January 4, 2014
It’s not much, but it The Nook Blog did a post on Innocence back on December 27th.
December 15, 2013
Here’s a review of Innocence with a definite Catholic perspective:
I was reminded of Riva when I began reading best-selling author Dean Koontz’s latest novel, “Innocence.” Its main character and narrator, Addison, is a young man for whom the unkindness of strangers (and even family members) is the norm.
Addison says, “When I entered the world, the twenty-year-old daughter of the midwife fled the bedroom in fright…When the midwife tried to smother me in the birthing blanket, my mother, although weakened by a difficult labor, drew a handgun from a nightstand drawer and, with a threat, saved me from being murdered.”
Though Addison loved his mother, she could barely tolerate being around him. He observed, “She tried hard to love me, and to an extent she did. But I was a unique burden.”
Read the full review @ Patheos.com.
December 15, 2013
Blockbuster director Stephen Sommers (“The Mummy,” “Van Helsing”, “GI Joe”) has taken perhaps the most popular hero of bestselling author Dean Koontz. The question is naturally Odd Thomas – a young man who communicate with spirits and can foresee disaster.
In his first film adventure from 10 December is going to have on DVD and Blu-ray, the hero faces a special challenge: snack chef Thomas (Anton Yelchin) knows immediately that his city is in great danger when a stranger enters the fast-food restaurant.Because this has countless Bodachs in tow. These are dark, shadowy figures who are nourished by misfortune and destruction of people and surrounded evil.
But what exactly will happen? When Thomas supported by his girlfriend Stormy (Addison Timlin) and Police Chief Wyatt Porter (Willem Dafoe) hires research, it quickly becomes clear: The life of all urban residents in peril.
Read the full article @ hitchecker.de.
December 7, 2013
After a two-year legal battle to get Stephen Sommers’ latest supernatural thriller out in theatres, Odd Thomas is finally making its premiere at this year’s Toronto After Dark film festival, and fans of the novel written by Dean Koontz will definitely get a kick out of this genre bender as it stays true to significant portions of the source material.
Opening with a self-deprecating voiceover, Odd Thomas sets its quirky tone right off the bat by introducing viewers to Odd (Yelchin), a young, small town line cook who happens to have clairvoyant abilities—such as seeing ghosts. With the help of police chief Porter (Dafoe) and his annoyingly cute ice creamer scooper girlfriend (Timlin), Odd uses these skills to help avenge murdered souls and yet always remains under the radar and continues to live a seemingly normal life.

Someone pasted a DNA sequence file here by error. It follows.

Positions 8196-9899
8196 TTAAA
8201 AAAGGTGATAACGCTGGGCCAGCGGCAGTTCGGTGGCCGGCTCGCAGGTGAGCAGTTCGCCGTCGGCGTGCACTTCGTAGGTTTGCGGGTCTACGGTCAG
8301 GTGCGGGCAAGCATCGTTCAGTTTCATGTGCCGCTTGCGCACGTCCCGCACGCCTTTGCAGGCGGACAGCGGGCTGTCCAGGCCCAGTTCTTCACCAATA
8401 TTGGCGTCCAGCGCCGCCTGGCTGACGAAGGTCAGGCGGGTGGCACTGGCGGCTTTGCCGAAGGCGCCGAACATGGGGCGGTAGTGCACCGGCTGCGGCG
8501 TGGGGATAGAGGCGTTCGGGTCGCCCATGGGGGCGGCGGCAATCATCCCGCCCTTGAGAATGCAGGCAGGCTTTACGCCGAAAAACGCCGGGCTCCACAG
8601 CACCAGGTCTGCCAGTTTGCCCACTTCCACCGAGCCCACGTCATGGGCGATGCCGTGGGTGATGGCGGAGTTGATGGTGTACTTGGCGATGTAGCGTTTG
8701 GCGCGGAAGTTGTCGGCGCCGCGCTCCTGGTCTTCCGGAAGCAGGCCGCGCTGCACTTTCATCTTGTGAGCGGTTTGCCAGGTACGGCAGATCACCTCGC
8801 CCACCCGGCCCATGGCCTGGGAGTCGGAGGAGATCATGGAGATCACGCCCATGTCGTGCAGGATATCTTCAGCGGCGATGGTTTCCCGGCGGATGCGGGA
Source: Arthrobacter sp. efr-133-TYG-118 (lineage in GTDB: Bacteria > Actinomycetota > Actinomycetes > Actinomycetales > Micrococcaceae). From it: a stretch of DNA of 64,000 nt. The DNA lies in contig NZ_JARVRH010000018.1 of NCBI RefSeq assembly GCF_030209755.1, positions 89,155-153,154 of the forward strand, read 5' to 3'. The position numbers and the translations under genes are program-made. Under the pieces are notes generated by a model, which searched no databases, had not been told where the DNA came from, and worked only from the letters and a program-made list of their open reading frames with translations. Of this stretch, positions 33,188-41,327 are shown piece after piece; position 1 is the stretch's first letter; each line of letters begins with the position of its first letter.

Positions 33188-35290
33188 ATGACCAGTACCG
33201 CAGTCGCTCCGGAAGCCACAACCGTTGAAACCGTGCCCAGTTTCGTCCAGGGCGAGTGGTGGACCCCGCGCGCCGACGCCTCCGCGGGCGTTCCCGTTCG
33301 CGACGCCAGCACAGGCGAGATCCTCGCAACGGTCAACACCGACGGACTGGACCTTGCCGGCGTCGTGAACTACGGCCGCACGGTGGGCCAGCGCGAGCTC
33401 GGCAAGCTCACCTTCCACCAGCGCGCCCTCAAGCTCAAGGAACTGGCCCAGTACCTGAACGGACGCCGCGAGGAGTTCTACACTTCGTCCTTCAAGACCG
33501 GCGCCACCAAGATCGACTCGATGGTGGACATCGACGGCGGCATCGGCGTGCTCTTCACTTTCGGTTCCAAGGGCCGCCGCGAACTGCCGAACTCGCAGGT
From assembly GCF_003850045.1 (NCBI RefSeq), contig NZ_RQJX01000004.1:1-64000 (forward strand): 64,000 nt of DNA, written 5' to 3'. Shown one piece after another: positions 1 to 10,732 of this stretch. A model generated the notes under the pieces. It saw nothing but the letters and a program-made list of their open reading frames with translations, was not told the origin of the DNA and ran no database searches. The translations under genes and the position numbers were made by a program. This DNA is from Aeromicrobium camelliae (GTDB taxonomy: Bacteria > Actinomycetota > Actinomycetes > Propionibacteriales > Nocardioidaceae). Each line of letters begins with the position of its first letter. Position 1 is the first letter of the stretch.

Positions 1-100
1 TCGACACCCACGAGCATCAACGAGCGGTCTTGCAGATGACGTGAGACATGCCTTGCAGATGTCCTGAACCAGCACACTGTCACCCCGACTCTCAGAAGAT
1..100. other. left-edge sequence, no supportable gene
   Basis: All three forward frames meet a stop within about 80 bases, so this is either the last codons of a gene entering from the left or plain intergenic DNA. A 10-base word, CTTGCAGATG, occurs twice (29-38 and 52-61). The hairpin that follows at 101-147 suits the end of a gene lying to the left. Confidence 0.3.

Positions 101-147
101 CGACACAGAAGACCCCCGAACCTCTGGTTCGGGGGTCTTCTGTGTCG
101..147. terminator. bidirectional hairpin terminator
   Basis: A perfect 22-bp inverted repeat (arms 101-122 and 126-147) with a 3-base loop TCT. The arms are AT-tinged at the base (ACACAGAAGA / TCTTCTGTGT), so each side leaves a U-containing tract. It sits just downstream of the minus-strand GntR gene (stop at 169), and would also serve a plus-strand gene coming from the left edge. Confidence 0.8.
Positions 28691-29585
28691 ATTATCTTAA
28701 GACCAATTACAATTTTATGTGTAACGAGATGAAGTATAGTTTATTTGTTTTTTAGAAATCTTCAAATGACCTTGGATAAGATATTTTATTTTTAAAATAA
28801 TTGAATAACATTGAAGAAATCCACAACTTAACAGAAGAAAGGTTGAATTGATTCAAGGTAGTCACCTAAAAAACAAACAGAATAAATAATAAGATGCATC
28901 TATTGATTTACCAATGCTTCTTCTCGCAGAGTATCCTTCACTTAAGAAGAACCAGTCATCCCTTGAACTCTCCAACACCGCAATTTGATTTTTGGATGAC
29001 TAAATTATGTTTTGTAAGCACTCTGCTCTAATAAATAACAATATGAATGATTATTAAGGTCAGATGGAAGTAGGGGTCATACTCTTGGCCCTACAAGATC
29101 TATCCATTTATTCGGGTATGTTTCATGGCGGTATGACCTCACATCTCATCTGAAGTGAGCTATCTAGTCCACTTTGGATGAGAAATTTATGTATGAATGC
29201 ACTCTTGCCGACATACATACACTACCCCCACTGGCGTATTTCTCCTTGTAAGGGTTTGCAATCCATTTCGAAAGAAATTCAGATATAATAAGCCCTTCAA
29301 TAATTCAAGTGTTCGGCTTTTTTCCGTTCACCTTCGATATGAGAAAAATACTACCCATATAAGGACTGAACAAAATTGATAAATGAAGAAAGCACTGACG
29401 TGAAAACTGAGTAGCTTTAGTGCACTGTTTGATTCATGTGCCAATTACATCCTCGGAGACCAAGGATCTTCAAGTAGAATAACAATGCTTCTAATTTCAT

Read the full review @ DreadCentral.com.
December 7, 2013
Dean Koontz knows exactly what story you’ll be thinking about after the opening chapters of Innocence. His narrator-protagonist Addison Goodheart, a shunned outcast who lives alone deep below the city streets, comes up to the surface late one night and, making his way through the public library, catches sight of a haunting young woman fleeing an angry pursuer. Once the threat has passed, Addison figures out where she must be hiding and reaches out to her; she agrees to meet and talk with him. “I have no illusions about romance,” he tells her during that first conversation. “Beauty and the Beast is a nice fairy tale, but fairy tales are for books.”
Of course, Innocence is a book, and so ultimately there will be much of the fairy tale in Addison’s account of how he becomes 18-year-old Gwyneth’s companion–not so much her hero or protector as a bearer of witness. Gwyenth’s father was murdered by the man who had stolen much of his fortune, the same man from whom she was running earlier (who has an even more sinister fate in mind for her). Addison tags along as she tries to find evidence of this villain’s crimes–and stays with her as she scrambles to protect those closest to her from the inevitable attempts at revenge. He has fallen in love with her, and his devotion is absolute. “She would always be blameless,” he tells us, “for I knew the purity of her heart.”